The chemistry between the 10-year-old girl and the small mare with a big heart was strong, and they began to win. Melissa Maxwell says, “Their unexpected success sparked the first challenge of their career. Annie B is a true beauty. She has been AQHA’s High Point Performance Mare five times. The goal back then was set to obtain Annie’s Register of Merit in order to compete in Youth Performance Mares at the 2011 Congress. With only three shows until the deadline, and the fact that 10-year-old Ellexxah and Miss B would have to compete as a 13 & Under, this was no small task. They repeated their successes at the next two shows, leaving only a few points to reach their goal. However, at the final show before the deadline, after they had completed their classes, they had fallen short by 1½ points. The disappointment of being so close, but missing the mark was tangible. But Beckey returned to the aisleway to give instructions to re-saddle. She had entered Annie and Ellexxah in the All Age Equitation, a class that they had never shown in and weren’t remotely prepared for at the time. Without ever having been in the center of the arena alone, seeing judges in chairs and cones, they completed their goal with points to spare.”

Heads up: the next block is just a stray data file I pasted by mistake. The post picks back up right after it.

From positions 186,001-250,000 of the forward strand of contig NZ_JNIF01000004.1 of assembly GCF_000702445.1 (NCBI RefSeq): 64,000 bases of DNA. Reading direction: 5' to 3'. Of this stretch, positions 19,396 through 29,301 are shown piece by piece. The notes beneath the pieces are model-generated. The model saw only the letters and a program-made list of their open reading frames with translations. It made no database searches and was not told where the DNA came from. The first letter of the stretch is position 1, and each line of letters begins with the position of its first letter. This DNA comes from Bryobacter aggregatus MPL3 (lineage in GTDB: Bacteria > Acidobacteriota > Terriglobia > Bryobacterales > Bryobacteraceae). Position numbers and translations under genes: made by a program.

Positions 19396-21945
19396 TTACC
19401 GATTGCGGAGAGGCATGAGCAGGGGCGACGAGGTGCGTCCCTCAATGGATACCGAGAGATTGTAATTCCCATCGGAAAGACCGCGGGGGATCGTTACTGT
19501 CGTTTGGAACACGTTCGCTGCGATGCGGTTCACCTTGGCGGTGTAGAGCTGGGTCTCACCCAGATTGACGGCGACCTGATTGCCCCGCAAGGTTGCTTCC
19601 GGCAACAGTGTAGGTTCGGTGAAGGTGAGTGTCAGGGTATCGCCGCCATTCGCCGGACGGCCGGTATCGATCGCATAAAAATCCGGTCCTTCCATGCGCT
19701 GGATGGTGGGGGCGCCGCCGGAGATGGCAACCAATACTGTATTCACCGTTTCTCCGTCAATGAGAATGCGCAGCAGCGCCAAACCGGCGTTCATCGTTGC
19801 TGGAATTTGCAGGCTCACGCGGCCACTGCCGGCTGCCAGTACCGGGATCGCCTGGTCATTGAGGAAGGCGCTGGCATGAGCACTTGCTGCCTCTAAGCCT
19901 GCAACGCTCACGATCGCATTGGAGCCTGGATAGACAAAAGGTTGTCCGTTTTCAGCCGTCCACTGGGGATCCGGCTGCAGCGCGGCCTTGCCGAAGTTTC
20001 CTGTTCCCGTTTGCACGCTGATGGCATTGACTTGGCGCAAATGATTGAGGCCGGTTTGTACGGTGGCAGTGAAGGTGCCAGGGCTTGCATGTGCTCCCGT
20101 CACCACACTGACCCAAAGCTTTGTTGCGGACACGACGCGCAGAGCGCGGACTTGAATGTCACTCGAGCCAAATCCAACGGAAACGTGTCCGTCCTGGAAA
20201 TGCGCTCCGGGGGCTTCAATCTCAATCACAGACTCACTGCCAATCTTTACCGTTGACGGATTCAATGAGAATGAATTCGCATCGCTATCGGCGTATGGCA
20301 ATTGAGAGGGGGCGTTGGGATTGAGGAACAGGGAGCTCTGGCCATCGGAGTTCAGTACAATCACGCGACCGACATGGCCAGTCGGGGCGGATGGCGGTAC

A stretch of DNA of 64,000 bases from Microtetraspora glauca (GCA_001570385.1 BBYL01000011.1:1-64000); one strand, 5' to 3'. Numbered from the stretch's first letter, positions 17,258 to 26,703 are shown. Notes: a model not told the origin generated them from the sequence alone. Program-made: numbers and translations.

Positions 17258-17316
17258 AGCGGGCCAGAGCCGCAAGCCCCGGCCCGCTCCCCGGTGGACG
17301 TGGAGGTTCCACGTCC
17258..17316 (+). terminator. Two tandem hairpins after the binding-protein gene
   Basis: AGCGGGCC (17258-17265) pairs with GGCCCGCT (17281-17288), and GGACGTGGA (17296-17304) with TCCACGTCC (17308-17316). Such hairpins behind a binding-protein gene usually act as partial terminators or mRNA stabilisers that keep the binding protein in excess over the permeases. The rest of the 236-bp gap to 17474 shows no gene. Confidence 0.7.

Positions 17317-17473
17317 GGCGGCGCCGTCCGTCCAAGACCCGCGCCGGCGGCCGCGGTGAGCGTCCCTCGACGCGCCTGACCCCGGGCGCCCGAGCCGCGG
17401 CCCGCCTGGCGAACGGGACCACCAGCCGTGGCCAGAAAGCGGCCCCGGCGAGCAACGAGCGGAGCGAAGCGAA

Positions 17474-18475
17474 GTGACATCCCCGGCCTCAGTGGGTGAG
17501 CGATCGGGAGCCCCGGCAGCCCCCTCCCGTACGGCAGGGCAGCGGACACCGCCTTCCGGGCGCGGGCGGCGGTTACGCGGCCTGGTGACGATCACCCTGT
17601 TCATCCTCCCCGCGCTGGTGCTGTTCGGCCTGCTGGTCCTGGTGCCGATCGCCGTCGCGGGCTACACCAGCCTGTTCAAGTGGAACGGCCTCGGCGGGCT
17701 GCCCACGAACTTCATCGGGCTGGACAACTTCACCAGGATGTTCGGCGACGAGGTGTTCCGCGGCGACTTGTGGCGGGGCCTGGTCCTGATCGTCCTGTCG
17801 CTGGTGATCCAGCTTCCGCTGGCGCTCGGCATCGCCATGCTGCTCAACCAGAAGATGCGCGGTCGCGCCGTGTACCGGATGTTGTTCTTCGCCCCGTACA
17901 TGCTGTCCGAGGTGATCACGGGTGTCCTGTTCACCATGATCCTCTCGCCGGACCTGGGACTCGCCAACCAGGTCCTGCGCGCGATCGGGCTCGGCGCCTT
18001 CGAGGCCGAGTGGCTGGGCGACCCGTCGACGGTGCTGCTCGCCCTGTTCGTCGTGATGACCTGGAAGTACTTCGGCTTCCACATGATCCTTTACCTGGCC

The decision was made that it was time for Ellexxah to move up from The Cookie Baker to Annie. The Cookie Baker was a record breaker in his own right. He carried Ellexxah, at the age of six, to win not only the Small Fry Horsemanship over 90 exhibitors, but also the 13 & Under Novice Showmanship out of 163 entries, making her the youngest two-time champion in the history of the All American Quarter Horse Congress. Annie became Ellexxah’s show mount and project for a mere $6,500, and their journey toward the record books began.
It wasn’t always easy, though, and Ellexxah paid her dues with the mare she describes with loving understatement as “sassy and passionate.” She says, “Oh boy, the early years were definitely not all happy rainbows. It was hard in the beginning. Annie has opinions.” Melissa adds, “Annie is definitely picky about who she interacts with; she’s beyond quirky to deal with on a daily basis. She’s a finicky eater, and she cribs at home but not at the horse show. She won’t allow the vet to do an exam without Ellexxah there.” Annie also has a glamour girl’s dislike of showing outside, hates to be dirty, and occasionally has a major melt-down just to keep everyone on their toes. Melissa explains, “I sincerely believe she does this just to prove to everyone that she’s not what everyone calls a push-button horse and that Ellexxah isn’t just a passenger. She has been the sole exhibitor of Annie, with the exception of her father, who only sat in the saddle long enough to enter and exit the Trail arena. Annie didn’t tolerate his schooling, so Ellexxah prepared her, got off, and put her Dad on Annie. He would show, come out and get off, and return her to her owner’s hand. There are less than 10 people who have ever even sat on her, let alone ridden her.”